Some utilities are advantageously situated in service territories that boast strong renewable resources. With constructive regulatory relations, these utilities may be able to add wind and solar power to rate base without going the competitive route, suggests Ari Charney, editor of Investing Daily's Utility Forecaster.
Of course, few utilities are fortunate enough to have this kind of set-up. But one that does is longtime Income Portfolio holding Xcel Energy (XEL).
The Minnesota-based utility giant has an impressive footprint that spans eight states across the Southwest and Upper Midwest. But the vast majority of earnings is derived from regulated electric and gas utilities in just two states: Minnesota (43% of earnings) and Colorado (41%).
These geographies have enabled Xcel to become the biggest wind-power supplier among U.S. regulated utilities, with 6,700 megawatts (MW) of wind accounting for 21.3% of the utility’s electricity supply last year.
However, most of Xcel’s wind generation came courtesy of wind farms owned and operated by third parties under power-purchase agreements. Xcel’s own facilities only generate about 850 MW of wind power.
But that’s about to change in a big way. With one of the most ambitious capital plans in the utility sector, Xcel hopes to invest $18.5 billion in infrastructure over the next five years, with $4.2 billion allocated to develop its own wind generation and other renewables. Cash flow from operations (net of dividends) will fund about two-thirds of this spending.
In particular, the utility is looking to build or acquire more than 3,000 MW of wind capacity. That would boost renewables to around 25% of Xcel’s overall rate base.
Of course, these ambitions depend in large part on whether regulators go along with Xcel’s plans. In recent years, the utility has made great strides toward improving its overall regulatory environment, particularly with regard to reducing lag.
Regulatory lag occurs when a state public service commission (PSC) is slow to let a utility recoup its investment after upgrading and expanding its infrastructure. Such delays, which sometimes last years, can be a drag on earnings growth.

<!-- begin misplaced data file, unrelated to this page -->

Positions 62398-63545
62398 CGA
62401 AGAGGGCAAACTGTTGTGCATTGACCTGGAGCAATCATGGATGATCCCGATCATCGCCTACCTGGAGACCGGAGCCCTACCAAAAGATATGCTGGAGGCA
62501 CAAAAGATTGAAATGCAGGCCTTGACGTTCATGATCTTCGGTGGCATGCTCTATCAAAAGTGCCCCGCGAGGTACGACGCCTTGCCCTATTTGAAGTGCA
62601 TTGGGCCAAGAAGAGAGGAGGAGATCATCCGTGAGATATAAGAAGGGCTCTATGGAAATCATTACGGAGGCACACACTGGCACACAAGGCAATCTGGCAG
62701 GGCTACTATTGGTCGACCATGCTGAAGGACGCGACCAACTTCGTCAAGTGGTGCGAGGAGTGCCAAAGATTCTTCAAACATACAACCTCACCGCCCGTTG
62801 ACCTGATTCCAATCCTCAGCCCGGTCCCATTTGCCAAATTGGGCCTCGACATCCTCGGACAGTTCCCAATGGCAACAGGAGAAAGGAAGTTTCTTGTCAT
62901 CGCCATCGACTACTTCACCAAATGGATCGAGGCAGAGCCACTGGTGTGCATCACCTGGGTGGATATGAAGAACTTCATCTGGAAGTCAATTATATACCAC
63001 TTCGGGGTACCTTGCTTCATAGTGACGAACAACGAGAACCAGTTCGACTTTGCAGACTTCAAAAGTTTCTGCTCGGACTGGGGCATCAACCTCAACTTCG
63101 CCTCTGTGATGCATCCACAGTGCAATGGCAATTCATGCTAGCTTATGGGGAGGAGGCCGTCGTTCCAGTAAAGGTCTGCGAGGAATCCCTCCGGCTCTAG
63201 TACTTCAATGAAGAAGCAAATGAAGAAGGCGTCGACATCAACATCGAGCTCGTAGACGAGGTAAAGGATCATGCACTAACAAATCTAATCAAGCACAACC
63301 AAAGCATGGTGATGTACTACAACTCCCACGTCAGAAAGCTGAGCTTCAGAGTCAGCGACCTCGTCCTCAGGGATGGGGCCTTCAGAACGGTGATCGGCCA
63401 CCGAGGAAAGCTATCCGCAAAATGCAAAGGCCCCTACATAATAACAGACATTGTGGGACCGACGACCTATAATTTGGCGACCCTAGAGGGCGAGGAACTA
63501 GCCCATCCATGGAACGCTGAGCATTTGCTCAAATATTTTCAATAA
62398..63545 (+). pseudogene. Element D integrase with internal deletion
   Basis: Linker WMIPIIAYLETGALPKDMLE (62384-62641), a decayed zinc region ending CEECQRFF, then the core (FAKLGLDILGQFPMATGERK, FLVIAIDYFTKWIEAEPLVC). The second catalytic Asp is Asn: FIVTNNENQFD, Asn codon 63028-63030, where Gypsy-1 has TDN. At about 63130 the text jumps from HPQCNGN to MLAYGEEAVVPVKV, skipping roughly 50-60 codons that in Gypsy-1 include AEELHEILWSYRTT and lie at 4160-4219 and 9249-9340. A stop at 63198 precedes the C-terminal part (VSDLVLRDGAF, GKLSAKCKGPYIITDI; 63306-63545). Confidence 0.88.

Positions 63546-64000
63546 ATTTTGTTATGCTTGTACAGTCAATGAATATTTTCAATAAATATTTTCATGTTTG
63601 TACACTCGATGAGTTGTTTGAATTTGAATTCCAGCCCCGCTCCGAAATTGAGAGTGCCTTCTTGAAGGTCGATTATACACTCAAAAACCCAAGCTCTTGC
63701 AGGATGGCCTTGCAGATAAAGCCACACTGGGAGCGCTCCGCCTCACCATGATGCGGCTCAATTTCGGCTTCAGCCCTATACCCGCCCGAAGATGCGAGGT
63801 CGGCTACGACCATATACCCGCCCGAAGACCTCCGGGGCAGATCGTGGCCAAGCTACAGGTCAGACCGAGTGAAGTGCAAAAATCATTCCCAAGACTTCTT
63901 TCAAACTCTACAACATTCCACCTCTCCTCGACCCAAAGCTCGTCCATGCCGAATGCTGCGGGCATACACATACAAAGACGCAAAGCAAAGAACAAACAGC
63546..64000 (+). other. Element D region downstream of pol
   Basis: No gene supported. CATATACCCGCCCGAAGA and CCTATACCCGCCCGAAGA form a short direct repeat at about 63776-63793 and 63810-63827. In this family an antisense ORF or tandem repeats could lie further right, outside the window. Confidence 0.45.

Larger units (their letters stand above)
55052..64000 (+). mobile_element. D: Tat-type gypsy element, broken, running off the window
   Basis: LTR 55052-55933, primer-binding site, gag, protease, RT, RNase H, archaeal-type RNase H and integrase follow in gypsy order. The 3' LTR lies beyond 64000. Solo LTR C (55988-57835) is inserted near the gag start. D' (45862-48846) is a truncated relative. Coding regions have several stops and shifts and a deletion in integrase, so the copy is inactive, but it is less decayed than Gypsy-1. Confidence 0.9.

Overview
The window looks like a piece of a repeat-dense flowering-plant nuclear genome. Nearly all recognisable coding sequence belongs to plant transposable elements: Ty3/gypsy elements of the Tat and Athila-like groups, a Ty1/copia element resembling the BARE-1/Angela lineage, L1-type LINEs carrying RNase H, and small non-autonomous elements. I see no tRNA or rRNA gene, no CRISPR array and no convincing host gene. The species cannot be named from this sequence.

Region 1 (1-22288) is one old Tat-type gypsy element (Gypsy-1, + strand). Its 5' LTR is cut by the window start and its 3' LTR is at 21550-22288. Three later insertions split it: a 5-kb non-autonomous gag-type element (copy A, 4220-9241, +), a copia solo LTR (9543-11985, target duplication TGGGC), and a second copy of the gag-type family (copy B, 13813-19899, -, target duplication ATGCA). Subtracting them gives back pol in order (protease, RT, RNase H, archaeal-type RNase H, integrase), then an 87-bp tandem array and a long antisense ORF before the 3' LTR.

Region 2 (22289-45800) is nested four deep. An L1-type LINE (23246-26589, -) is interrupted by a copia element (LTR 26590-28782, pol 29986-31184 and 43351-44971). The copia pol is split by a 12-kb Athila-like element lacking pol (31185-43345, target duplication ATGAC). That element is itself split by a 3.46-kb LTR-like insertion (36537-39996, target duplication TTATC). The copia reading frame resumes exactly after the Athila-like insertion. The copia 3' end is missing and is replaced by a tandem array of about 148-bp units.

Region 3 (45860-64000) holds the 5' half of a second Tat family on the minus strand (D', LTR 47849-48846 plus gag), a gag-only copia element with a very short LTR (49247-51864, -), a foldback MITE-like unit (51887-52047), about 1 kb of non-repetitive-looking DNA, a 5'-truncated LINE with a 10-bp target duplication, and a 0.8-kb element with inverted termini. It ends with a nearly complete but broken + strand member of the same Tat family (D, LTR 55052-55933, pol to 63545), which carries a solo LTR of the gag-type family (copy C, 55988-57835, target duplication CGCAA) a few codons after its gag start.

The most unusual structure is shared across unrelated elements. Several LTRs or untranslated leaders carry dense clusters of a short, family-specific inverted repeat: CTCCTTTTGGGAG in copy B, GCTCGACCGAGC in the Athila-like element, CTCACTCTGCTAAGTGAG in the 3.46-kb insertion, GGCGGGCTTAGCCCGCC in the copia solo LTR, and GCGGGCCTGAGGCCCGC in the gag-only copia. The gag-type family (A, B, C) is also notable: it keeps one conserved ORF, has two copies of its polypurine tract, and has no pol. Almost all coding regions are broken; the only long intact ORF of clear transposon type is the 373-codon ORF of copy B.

The good news is that Xcel has won a number of concessions from regulators, with mechanisms in place that allow it to earn a return on these investments shortly after it makes them. That augurs well for its five-year plan.
And while tax reform has been a mixed bag for utilities, lower taxes do mean lower rates. That gives utilities like Xcel more room to grow the parts of their business where they can actually earn a return, which also bodes well for its capital plan.
However, tax cuts offer utilities more of a long-term benefit than a near-term one. At present, utilities are under pressure to pass along tax savings to ratepayers as quickly as possible. And that’s creating a bit of a headache for some.
That’s because while utilities collect their full potential tax liability from ratepayers up front, they typically defer paying significant cash taxes until much later. Consequently, tax cuts have actually dampened many regulated utilities’ near-term cash flows, forcing them to take action to keep credit raters happy.
In response, some utility giants plan to issue significant equity to raise capital and keep a lid on their leverage metrics.
Fortunately, Xcel believes that it will only have to issue $300 million of new equity incrementally over the next couple of years, a relative pittance compared to its peers. That should mean minimal disruption of its growth plans.
Whether it comes in the form of wires or renewables, the resulting increase in rate base across Xcel’s utilities is expected to drive earnings and dividend growth of 6% annually over the next five years. With a forward yield of 3.5%, Xcel is one of our top picks for long-term growth and income and remains a buy below $46.